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Defended settlement 580m north west of Gowanburn and associated medieval buildings

List Entry Summary

This monument is scheduled under the Ancient Monuments and Archaeological Areas Act 1979 as amended as it appears to the Secretary of State to be of national importance. This entry is a copy, the original is held by the Department for Culture, Media and Sport.

Name: Defended settlement 580m north west of Gowanburn and associated medieval buildings

List entry Number: 1009672


The monument may lie within the boundary of more than one authority.


District: Northumberland

District Type: Unitary Authority

Parish: Kielder

National Park: Not applicable to this List entry.

Grade: Not applicable to this List entry.

Date first scheduled: 28-Nov-1994

Date of most recent amendment: Not applicable to this List entry.

Legacy System Information

The contents of this record have been generated from a legacy data system.

Legacy System: RSM

UID: 25112

Asset Groupings

This list entry does not comprise part of an Asset Grouping. Asset Groupings are not part of the official record but are added later for information.

List entry Description

Summary of Monument

Legacy Record - This information may be included in the List Entry Details.

Reasons for Designation

During the mid-prehistoric period (seventh to fifth centuries BC) a variety of different types of defensive settlements began to be constructed and occupied in the northern uplands of England. The most obvious sites were hillforts built in prominent locations. In addition to these a range of smaller sites, sometimes with an enclosed area of less than 1ha and defined as defended settlements, were also constructed. Some of these were located on hilltops, others are found in less prominent positions. The enclosing defences were of earthen construction, some sites having a single bank and ditch (univallate), others having more than one (multivallate). At some sites these earthen ramparts represent a second phase of defence, the first having been a timber fence or palisade. Within the enclosure a number of stone or timber-built round houses were occupied by the inhabitants. Stock may also have been kept in these houses, especially during the cold winter months, or in enclosed yards outside them. The communities occupying these sites were probably single family groups, the defended settlements being used as farmsteads. Construction and use of this type of site extended over several centuries, possibly through to the early Romano-British period (mid to late first century AD). Defended settlements are a rare monument type. They were an important element of the later prehistoric settlement pattern of the northern uplands and are important for any study of the developing use of fortified settlements during this period. All well-preserved examples are believed to be of national importance.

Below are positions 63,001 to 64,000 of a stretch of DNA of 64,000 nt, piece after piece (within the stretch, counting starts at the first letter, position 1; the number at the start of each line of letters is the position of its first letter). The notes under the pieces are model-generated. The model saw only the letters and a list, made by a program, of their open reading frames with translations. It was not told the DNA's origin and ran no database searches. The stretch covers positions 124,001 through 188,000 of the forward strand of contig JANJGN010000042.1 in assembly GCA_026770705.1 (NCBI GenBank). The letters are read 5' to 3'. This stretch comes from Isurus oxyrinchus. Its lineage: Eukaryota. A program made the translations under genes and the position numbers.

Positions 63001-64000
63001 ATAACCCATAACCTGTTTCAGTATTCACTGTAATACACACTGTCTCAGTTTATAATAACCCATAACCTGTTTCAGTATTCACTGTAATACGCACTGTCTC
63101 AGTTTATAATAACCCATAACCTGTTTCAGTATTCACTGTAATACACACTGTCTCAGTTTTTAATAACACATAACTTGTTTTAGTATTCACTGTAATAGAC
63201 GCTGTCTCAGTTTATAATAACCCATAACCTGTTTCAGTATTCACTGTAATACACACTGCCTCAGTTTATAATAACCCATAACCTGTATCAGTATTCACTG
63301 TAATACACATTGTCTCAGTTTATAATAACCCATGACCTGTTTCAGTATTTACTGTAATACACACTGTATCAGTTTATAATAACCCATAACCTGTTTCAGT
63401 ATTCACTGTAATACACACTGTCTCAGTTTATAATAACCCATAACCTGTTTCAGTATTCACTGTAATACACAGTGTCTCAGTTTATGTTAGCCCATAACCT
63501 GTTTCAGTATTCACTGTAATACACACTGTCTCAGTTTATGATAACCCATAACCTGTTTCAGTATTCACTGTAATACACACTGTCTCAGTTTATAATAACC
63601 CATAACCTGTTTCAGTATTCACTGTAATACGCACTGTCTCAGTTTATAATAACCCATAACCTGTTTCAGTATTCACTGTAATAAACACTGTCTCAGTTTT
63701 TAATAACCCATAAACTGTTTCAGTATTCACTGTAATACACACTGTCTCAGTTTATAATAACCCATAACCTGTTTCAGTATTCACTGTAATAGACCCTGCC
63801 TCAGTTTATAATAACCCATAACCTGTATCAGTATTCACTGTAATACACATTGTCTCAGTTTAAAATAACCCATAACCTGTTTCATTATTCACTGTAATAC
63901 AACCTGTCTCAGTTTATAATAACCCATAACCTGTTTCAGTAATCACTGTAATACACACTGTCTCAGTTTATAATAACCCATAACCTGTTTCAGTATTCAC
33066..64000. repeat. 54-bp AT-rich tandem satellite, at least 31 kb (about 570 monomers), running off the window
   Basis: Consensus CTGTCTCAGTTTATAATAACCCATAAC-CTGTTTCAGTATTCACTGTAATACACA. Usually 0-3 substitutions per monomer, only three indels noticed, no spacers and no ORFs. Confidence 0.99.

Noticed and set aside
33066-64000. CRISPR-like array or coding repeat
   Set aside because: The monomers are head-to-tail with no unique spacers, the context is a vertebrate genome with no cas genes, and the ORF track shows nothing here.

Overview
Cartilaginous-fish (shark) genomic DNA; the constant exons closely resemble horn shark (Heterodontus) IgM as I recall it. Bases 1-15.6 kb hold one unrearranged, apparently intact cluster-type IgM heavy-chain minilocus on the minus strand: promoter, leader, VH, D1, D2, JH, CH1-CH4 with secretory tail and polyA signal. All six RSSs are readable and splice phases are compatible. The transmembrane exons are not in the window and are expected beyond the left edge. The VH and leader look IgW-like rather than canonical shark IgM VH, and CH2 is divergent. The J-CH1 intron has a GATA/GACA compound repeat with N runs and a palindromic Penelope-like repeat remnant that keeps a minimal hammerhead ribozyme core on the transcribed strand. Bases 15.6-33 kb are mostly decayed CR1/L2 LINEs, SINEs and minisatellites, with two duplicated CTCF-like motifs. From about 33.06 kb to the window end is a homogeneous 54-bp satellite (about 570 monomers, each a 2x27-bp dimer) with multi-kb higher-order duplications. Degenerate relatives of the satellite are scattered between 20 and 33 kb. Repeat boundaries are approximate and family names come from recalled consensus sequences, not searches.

Despite having been partially levelled at the south east side by afforestation, the defended settlement near Gowanburn is reasonably well preserved and retains significant archaeological deposits. It is one of a group of prehistoric monuments situated near the confluence of the River North Tyne and Kielder Burn; taken together they will add to our knowledge and understanding of prehistoric settlement and activity at this time.


Legacy Record - This information may be included in the List Entry Details.


The monument includes the remains of a defended enclosure of Iron Age date situated on the crest of a south east facing spur. The enclosure, roughly circular in shape, measures 50m in diameter within a narrow ditch up to 2.5m wide and 0.6m deep. Outside the ditch there is a substantial earthen bank 5m wide and a maximum of 1m high above the external ground surface. On the western side of the enclosure there are several large stones embedded in the bank; these are interpreted as the remains of an outer revetment. The existence of an internal rather than an external ditch is an unusual feature in this enclosure. On the south east side of the enclosure the bank has been levelled and the ditch infilled, however the latter can be traced for part of its course as a damp hollow. Immediately to the south of the enclosure there are the remains of at least two rectangular buildings first noted by MacLaughlan in 1867 when there were apparently more than two. The two remaining buildings measure 10m by 5m and are placed at an angle to each other. It is presumed that the other buildings have been destroyed by the adjacent fire break.

MAP EXTRACT The site of the monument is shown on the attached map extract. It includes a 2 metre boundary around the archaeological features, considered to be essential for the monument's support and preservation.

Selected Sources

Books and journals
MacLaughlan, H, Additional Notes on Roman Roads in Northumberland, (1867), 65
Long, B, List Of Ancient Monuments- The Kielder Forests, (1988)
NY 69 SW 11,

National Grid Reference: NY 64271 91770


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The above map is for quick reference purposes only and may not be to scale. For a copy of the full scale map, please see the attached PDF - 1009672 .pdf

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This copy shows the entry on 24-Feb-2018 at 10:37:29.

End of official listing